The new series immediately begins filling in gaps in the original series. The biggest missing piece is the story of how Beth met Orson (although I remember a short version of that in the main series), and the plot they hatch that eventually finds them on the run. Kretchmeyer plays a major role in these issues, too, as Lonnie’s assassin, Spanish Scott’s henchman, and Beth’s lover (and then Nina). I don’t remember him in the original series, so I’m guessing his whole arc plays out in Sunshine & Roses. Stylistically it’s as if the series had never stopped, which made it a very satisfying read–there was even an Amy Racecar issue. So far the issues have all been exactly 30 pages long, so they are paced like the earlier ones (but with maybe more discipline on the issue length, since there was leeway on the page count earlier). I have returned to the timeline site to help me fit these stories into chronological order.
According to the Stray Bullets Timeline Wikia Kretchmeyer made a brief appearance in SB #7, and in Killers #7-8. But these earlier Kretchmeyer sightings weren’t really appearances. SB #7 includes art in the back that was later used for Sunshine & Roses #1, so it’s only technically his first appearance. And in Killers he is mentioned–a lot of action comes from his goons–but doesn’t actually appear on panel. So my memory isn’t so bad, after all.
The second Sunshine & Roses collection (Issues #9-16) is almost entirely devoted to Beth and Orson’s big heist: the lead-up, the heist itself, and the immediate aftermath as they go on the lam. All of this fills in background to the original Stray Bullets series, going back to Issue # 5. Here in 1981, Beth and Orson are sharing a freaky codependent relationship. They’re both using drugs, Orson is trying to convince Rose that they are a couple–while still keeping contact with Nina–and Beth is stringing Kretchmeyer along.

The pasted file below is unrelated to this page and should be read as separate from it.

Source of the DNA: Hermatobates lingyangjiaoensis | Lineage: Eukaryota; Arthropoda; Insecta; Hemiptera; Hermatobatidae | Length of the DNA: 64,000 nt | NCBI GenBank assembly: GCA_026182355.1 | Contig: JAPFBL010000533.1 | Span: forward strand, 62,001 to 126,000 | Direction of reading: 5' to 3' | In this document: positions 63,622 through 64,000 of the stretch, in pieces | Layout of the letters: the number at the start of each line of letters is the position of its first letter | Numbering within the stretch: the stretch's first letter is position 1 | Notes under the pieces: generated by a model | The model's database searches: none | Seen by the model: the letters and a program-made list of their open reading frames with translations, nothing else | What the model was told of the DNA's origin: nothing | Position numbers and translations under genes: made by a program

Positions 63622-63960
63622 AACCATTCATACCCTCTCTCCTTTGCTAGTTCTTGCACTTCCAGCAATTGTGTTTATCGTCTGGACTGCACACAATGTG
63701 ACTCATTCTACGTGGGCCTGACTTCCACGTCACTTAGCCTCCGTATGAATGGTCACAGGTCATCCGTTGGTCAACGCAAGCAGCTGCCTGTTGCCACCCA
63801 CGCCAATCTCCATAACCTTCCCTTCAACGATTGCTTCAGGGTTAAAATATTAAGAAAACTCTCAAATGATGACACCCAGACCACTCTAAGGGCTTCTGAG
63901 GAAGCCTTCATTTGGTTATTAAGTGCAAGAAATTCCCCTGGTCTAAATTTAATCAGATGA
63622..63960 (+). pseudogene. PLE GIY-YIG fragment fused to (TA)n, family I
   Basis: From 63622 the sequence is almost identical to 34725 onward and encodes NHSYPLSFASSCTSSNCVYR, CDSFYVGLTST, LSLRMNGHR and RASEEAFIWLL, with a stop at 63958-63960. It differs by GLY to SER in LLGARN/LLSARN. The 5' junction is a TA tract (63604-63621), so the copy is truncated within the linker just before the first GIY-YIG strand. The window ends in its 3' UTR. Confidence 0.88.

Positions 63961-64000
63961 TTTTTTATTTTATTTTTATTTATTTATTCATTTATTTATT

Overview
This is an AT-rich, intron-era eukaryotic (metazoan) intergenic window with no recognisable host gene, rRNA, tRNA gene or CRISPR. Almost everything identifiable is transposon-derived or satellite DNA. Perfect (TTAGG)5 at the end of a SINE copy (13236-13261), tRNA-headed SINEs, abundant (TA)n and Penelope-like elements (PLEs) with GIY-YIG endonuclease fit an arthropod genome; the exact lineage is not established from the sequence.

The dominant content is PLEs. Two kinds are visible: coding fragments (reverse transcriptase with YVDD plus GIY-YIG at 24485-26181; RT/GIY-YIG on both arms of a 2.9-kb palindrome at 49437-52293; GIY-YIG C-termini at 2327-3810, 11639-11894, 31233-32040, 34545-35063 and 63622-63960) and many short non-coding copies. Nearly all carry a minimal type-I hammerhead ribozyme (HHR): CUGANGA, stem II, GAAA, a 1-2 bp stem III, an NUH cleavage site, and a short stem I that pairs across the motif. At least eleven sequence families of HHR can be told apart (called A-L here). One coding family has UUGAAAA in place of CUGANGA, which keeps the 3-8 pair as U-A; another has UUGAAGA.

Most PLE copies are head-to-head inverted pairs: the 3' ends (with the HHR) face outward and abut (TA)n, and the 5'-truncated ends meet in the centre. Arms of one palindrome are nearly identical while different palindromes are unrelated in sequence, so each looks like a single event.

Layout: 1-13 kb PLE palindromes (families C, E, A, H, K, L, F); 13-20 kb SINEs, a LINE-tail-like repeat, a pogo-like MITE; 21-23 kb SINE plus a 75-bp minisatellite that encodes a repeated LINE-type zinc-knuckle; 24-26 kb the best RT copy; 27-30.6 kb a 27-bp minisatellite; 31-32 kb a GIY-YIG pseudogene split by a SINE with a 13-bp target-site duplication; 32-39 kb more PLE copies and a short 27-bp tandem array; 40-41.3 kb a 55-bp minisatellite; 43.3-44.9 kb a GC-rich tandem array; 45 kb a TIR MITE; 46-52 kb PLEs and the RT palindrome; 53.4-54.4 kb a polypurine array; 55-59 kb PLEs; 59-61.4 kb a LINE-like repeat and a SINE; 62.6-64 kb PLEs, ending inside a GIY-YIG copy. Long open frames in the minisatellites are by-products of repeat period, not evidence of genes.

The events leading up to the heist are an unlikely combination of planning and chance. Spanish Scott demonstrates his usual insight, which looks like the end of the plan–but there are more moving parts than he anticipated, despite his legendary instincts. Ultimately Beth and Orson succeed in the theft–although not exactly as they planned–but they find themselves hobbled with Krethchmeyer and Harry’s son Joey.
Events transpire, leaving the group with an injured witness. But Krethchmeyer is out of the picture, which counts as a win. There are details about how Orson and Beth wound up in Woodlake in the original series, which may or may not be revealed in the next collection. But this is a satisfying chapter in the story. I will say that it could have been done in fewer issues, and the obligatory Amy Racecar issue is becoming tedious.
Sunshine & Roses Part 3 (Issues #17-24) is all getaway from the big score. Beth, Orson, Nina and Joey run to the last place Beth wants to be: her mother Annie’s house in Florida. Annie is definitely a piece of work: she is lying about her age and her history to her husband and everyone else, and gets into drug dealing to pay for the luxuries her husband can’t afford. She has two kids, but no interest in being a mother–which confirms at least one of the things that Beth has said about her.
Annie has gotten mixed up with two mall security guards–who caught her stealing a designer purse–when her ex-husband Paulo shows up. Shortly after that, Beth and her group make their appearance. It’s not a happy family reunion, and the arc has barely started. Annie soon suspects that something is going on, courtesy of pumping Joey for information, and Annie and her security guard lover Ralphie find the coke and the cash.
So when Monster, Spanish Scott, Sarousian and Kretchmeyer (who turns out to have survived the night of the heist after all) track them down they can honestly say that they do not know where the money and drugs are. When Joey finally figures out how to call his mom Rose she adds to the mix. Somehow, through the usual mix of boldness and luck, Beth, Orson and Nina wind up on the road. They are headed for a random place where no one will think to look for them, but stop off in New Orleans first for a surreal little adventure. Still not in Woodlake, but they’re getting there.
There is the expected Amy Racecar issue here as well. But there is a significant twist: it is finally revealed that the Amy Racecar stories were all imagined by Beth as a girl during the four days she was in a coma after being hit over the head with a pot by her mother Annie. This certainly explains the aspects of them that relate to her actual history, as well as the childlike fantasy elements.